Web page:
It's amazing what you find when you are wandering about!

Cheerio

Monday, 20 May 2019

The Cathedral and Abbey Church of St Alban

Hello

Thanks for calling in.

This week we're pootling around St Albans and what better place to start than the Cathedral or Abbey, the oldest site of continuous Christian worship in Britain founded over the burial place of Britain's first Saint, Alban. 

Like many of the places to visit in St Albans, you can enjoy a look around the Abbey free of charge, let's have a look.

Even from the outside, the Abbey is a mixture of different styles of stone and brickwork.  The old Roman town of Verulamium was very close so the bricks from the dilapidated buildings were used together with flint to add strength.




Here's a British History Online plan of the Abbey as it is quite a complicated building with towers and different sections.




The beautiful Rose Window is a fairly new addition having been made by Alan Younger in 1989 and unveiled by Diana, Princess of Wales.


Another first for the Abbey is that it has the longest nave in Britain at 85 metres.

The whole Abbey has some beautiful ceilings.  The one below is the oldest and the next is a modern copy of the next oldest which is still protected underneath.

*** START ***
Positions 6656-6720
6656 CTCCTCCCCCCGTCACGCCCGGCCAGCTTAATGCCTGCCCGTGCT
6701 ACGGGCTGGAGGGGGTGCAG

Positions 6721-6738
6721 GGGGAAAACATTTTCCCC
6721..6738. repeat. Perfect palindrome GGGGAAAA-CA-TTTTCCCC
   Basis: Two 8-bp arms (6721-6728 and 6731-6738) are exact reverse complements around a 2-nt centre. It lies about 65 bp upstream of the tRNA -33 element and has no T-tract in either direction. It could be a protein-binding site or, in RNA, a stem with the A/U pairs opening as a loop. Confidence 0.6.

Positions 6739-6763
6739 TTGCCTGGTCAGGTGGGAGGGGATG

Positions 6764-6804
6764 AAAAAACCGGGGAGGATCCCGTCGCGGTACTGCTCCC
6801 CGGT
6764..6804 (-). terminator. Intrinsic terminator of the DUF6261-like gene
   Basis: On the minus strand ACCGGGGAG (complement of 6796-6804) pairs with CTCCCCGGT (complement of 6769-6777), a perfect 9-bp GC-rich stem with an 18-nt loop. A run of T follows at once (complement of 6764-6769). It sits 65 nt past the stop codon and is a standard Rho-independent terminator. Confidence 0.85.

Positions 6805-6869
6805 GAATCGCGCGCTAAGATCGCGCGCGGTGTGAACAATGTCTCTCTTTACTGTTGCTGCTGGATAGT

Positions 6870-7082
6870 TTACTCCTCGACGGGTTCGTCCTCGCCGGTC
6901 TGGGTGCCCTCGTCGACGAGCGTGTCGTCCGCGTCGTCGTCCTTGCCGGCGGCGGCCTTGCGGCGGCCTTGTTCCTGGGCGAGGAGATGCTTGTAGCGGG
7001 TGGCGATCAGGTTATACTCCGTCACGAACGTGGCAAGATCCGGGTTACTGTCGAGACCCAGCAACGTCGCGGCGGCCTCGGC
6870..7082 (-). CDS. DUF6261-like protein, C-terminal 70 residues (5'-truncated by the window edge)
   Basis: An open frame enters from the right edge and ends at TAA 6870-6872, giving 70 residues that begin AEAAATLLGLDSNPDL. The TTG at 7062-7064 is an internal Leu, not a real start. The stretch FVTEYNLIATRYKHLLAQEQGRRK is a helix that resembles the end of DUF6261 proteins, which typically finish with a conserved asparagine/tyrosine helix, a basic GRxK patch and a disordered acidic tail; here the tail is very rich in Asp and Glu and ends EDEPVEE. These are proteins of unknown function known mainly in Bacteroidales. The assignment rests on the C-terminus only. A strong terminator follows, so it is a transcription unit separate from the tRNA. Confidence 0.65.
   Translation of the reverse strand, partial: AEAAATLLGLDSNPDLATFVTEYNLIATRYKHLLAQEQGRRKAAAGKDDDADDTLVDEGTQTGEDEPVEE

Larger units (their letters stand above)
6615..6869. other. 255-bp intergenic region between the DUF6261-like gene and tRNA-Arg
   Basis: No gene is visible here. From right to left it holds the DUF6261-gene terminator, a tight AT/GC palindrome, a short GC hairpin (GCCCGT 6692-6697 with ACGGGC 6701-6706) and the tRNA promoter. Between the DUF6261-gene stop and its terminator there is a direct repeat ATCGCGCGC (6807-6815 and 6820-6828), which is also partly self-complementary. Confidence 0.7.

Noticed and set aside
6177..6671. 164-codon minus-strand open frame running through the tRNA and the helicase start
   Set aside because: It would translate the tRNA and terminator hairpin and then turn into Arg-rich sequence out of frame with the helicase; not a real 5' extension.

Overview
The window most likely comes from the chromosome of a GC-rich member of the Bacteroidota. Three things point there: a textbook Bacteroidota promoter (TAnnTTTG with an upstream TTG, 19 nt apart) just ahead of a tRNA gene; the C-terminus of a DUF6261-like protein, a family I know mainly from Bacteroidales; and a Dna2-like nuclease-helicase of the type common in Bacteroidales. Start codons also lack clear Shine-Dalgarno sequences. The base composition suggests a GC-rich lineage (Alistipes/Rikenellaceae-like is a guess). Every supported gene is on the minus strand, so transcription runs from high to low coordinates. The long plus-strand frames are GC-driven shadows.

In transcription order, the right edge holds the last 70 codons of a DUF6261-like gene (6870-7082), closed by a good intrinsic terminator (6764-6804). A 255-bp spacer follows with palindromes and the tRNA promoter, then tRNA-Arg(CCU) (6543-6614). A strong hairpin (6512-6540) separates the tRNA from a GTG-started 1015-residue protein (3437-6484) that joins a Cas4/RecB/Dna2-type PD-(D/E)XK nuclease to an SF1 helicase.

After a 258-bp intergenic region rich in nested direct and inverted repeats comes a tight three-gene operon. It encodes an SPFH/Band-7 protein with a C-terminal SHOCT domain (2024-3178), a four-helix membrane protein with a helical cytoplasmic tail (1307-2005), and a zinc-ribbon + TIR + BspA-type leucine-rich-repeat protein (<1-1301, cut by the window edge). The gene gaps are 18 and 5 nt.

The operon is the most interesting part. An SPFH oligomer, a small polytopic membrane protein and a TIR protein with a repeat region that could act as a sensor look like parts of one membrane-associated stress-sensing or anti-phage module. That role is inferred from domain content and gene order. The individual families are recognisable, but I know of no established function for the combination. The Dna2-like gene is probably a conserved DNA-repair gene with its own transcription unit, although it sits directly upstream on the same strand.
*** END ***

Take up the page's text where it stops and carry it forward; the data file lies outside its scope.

Looking towards the West Door through the choir, another plainer ceiling stretches out overhead.


The original 14th Century rood screen but with later statues looks impressive, behind which is the Shrine.


The Shrine of St Alban is a site of  National Pilgrimage with people visiting for 1700 years.  St Alban lived in Verulamium and saved a Christian priest from persecution by swapping cloaks with him and being put to death in his place.


From the Watching Loft below, monks and townspeople kept watch over the Shrine.



The Lady Chapel was added on in the 14th Century and is dedicated to Mary, the Mother of Jesus.



There are beautiful stained glass windows.


Sadly the treasured medieval wall paintings in the Nave are not what they used to be but stunning nonetheless considering they come from the 12th-16th Century.



This collage in the Nave shows the building of the Abbey.


The long Nave is enormous and you can see over the screen to the other part of the Abbey.


The modern day statues are coloured as they would have been in days gone by.


Looking outside, the building has many shapes from each angle.  The Great Crossing Tower is 11th Century, it's always wonderful to hear the bells around the City reminding everyone the Abbey is there and has been for a very long time.

Buried in the graveyard are Robert Runcie, former Archbishop of Canterbury and Lord Grimthorpe who provided funds for much of the restoration work.  I believe the gargoyle is the Queen Mother and there's also one of Robert Runcie too.





The Vintry Gardens and grounds are beautiful places to sit and reflect or have your lunch.

Finally, the Abbey Gateway is nearby, now part of the Abbey School.  It was part of the Benedictine Monastery and was built in 1365.



You can't help but think about all the people that have been involved with the Abbey through the Centuries, those that built it and now the schoolchildren enjoying activities to learn about the past, all uniting through one good cause above themselves.

Cheerio